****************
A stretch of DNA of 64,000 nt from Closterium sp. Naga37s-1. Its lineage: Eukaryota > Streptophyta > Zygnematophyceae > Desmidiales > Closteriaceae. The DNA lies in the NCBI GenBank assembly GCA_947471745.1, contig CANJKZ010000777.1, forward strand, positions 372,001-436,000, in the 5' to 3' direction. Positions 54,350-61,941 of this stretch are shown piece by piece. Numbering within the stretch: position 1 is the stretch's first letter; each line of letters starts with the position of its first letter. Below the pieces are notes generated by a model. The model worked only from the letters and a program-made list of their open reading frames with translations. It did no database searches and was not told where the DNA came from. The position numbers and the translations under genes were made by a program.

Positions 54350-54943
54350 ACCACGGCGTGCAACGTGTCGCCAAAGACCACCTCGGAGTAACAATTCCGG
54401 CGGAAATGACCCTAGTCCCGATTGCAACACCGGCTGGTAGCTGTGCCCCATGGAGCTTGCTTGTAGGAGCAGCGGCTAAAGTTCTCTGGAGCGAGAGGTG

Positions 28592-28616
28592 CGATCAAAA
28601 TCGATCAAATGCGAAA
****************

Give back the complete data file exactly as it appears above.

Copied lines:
A stretch of DNA of 64,000 nt from Closterium sp. Naga37s-1. Its lineage: Eukaryota > Streptophyta > Zygnematophyceae > Desmidiales > Closteriaceae. The DNA lies in the NCBI GenBank assembly GCA_947471745.1, contig CANJKZ010000777.1, forward strand, positions 372,001-436,000, in the 5' to 3' direction. Positions 54,350-61,941 of this stretch are shown piece by piece. Numbering within the stretch: position 1 is the stretch's first letter; each line of letters starts with the position of its first letter. Below the pieces are notes generated by a model. The model worked only from the letters and a program-made list of their open reading frames with translations. It did no database searches and was not told where the DNA came from. The position numbers and the translations under genes were made by a program.

Positions 54350-54943
54350 ACCACGGCGTGCAACGTGTCGCCAAAGACCACCTCGGAGTAACAATTCCGG
54401 CGGAAATGACCCTAGTCCCGATTGCAACACCGGCTGGTAGCTGTGCCCCATGGAGCTTGCTTGTAGGAGCAGCGGCTAAAGTTCTCTGGAGCGAGAGGTG

Positions 28592-28616
28592 CGATCAAAA
28601 TCGATCAAATGCGAAA